I have felt some very high-level aikido people like Saito, Gozo Shioda, who also trained with Horikawa, Osawa who was a senior instructor at the Aikikai, and many other Shihan. They were all very skilled, but very very few have that feeling that I get in Daito Ryu.

Now I love working with Aikido people because often they will feel Daito Ryu for the first time and suddenly this lightbulb goes off over their heads and they recognize something that was in their art but just hadn’t really been pulled out, and they say, “So, that's what that is!" And they start making connections to things they're already doing or things that they've been hearing for years, but just didn't have the context to get.

Some people that I've worked with like Stephen Toyoda Sensei have been successful in taking some of those principles and that feeling from Daito Ryu and restoring that in their Aikido. Sometimes I think just having a different context for why Aikido does things a certain way can change the way you approach your training.

What’s your opinion on the future of Daito Ryu? Is there a bright future for the art? 

I am really optimistic about Daito Ryu's future. You know, I don't think Daito Ryu will ever be, nor probably should it be, as big as Aikido. There is something about this training that just isn't for everyone. The real challenge is to pass on Daito Ryu as a living, traditional, effective martial art not just a collection of empty techniques.. Especially that soft aiki in the Kodo Horikawa and Sagawa styles. Feeling it is so central to the art and that has to be passed directly from teacher to student. Even just in the past few years I have seen it growing tremendously. People are hungry for the things that Daito Ryu has to offer. Our group is expanding across the country with several new Study Groups including Michigan, Seattle, Oakland. And in addition to all the US seminars this year, I am doing new seminars in Moscow in September, Lisbon in October and Barcelona next January. Next year we will most likely be visiting even more places. 

I have a lot of fun working with new martial artists from all sorts of backgrounds, because in part it makes me better and that's how I continue to grow. I am always very impressed when we are approached by a new group, I think it takes a lot of guts to break out of what you know and take a chance on this stuff that looks crazy. And we welcome anybody and everybody on the mat who is sincere about training, even people from other Daito Ryu styles are always welcome.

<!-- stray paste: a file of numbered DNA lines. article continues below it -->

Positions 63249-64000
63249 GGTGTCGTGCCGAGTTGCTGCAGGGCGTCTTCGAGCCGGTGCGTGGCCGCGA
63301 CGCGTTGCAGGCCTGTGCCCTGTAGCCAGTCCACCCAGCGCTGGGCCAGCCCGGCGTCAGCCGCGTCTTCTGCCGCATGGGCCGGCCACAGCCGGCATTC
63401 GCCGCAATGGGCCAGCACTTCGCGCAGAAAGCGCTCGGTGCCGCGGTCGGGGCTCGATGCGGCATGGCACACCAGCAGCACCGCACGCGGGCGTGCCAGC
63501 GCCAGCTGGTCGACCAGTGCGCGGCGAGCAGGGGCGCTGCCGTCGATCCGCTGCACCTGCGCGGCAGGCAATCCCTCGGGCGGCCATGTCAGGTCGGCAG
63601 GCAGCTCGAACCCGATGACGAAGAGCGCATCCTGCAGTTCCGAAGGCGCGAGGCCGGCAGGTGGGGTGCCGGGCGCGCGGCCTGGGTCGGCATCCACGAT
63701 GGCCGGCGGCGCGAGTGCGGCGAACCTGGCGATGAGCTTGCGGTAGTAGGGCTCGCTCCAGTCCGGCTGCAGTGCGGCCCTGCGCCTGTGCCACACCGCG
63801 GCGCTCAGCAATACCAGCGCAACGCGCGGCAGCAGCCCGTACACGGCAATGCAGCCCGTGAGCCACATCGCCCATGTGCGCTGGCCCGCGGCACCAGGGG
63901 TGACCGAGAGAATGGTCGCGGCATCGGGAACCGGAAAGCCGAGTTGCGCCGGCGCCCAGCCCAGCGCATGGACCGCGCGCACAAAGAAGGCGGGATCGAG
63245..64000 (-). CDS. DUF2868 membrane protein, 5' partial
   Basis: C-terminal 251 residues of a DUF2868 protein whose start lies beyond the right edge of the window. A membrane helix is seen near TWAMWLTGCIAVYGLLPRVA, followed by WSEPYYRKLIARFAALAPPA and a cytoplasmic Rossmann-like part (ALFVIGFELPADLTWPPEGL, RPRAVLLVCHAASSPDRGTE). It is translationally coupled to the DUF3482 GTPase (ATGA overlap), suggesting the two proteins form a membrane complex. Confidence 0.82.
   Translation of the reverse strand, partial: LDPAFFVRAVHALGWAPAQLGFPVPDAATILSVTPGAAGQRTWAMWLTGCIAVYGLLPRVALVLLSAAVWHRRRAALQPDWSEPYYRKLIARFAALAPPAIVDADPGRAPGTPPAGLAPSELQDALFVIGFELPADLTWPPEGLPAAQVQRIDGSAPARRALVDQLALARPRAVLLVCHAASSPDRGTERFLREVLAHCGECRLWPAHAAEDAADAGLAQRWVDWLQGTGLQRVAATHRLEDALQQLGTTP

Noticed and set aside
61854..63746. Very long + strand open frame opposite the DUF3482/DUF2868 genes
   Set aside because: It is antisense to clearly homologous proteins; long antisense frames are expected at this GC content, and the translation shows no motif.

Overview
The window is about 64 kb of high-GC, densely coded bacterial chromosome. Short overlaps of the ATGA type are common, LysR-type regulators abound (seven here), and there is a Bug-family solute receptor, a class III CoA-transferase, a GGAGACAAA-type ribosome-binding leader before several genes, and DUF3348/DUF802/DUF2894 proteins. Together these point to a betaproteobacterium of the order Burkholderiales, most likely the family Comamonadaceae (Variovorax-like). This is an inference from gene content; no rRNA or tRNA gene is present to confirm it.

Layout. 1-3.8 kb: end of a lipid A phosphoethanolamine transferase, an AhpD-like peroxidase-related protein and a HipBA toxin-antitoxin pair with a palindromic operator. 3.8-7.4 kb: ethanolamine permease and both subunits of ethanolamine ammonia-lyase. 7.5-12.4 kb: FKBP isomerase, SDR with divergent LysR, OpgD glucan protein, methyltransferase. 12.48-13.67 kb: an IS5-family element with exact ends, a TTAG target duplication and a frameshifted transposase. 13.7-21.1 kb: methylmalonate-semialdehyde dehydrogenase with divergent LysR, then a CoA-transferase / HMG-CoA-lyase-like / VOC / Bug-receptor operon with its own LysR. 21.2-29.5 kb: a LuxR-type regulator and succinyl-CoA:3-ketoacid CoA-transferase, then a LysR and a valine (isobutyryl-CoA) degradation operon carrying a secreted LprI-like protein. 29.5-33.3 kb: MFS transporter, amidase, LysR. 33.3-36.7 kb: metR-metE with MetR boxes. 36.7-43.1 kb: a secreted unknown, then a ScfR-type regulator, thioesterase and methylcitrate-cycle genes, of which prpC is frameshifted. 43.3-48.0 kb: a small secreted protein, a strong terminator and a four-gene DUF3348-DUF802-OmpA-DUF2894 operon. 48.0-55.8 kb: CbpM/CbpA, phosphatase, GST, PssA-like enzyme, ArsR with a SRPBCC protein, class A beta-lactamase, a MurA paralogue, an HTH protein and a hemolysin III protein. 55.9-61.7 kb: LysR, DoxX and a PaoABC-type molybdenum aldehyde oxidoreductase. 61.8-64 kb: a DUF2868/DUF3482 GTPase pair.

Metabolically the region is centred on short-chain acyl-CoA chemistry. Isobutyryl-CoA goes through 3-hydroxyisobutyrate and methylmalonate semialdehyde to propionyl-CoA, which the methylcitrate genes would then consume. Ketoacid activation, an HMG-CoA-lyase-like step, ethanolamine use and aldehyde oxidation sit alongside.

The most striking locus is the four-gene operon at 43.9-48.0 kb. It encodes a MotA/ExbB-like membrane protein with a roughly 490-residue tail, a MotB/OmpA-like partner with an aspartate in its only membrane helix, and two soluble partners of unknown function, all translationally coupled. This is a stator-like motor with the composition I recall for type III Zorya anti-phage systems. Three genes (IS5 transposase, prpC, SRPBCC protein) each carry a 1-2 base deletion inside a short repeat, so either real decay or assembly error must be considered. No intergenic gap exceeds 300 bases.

Ultimately, my goal is to preserve and grow this art, and I do that by passing on everything I can to anyone who is of good character and wants to put in the hard work. And I will do my best to make my students better than I am. 

Thanks for giving me a chance to share my thoughts,

Now I would like to end with my particular impressions of my training with Roy Goldberg. The contact with his technique is an exceptional opportunity to feel what aiki is, in the hands of a world-class expert. As he says in the interview, until you have a direct experience of this ability it is not possible to understand its power, and why it is so special. The feeling is that you always stay stuck to tori, unbalanced and unable to react from the start. It is, in a way, an experience that has the potential to change the martial career of anyone interested in progressing and reaching the highest levels of Daito Ryu, Aikido, or another martial art. I strongly recommend to try it, and take the relevant conclusions by oneself.

At the same time, and for those who are already training aiki development methods, training with Goldberg sensei is a privilege, as it helps to understand how to apply aiki in the context of the technique. Developing an aiki body through solo exercises and applying this work in a technique is not an automatic process. It requires clear explanations about how to connect one's body and transmit that power to uke, so that from the first second the aiki expresses itself through the body of uke, achieving an instant kuzushi that opens the door to the execution of any technique in a powerful way and with hardly any possibility of reacting. It is the difference between simple jujutsu, and the "divine techniques" spoken of by O-Sensei, and that all aikidokas try to pursue without knowing very well how to achieve.

In addition, Goldberg sensei really wants to teach how to develop aiki. His explanations are clear and concise, devoid of all mysticism and references to ki. As a physiotherapy professional, it also includes precise references to the type of body parts that we must work and mobilize, so that the student can understand what he or she is doing. In short, an unforgettable experience that I hope to repeat very soon.

Anyone interested in contacting Goldberg sensei can do so through their website.

Goldberg Sensei along with the author of the interview at the Kiyamakan Dojo in Stamford, CT.

Goldberg Sensei along with the author of the interview at the Kiyamakan Dojo in Stamford, CT.

John Sorensen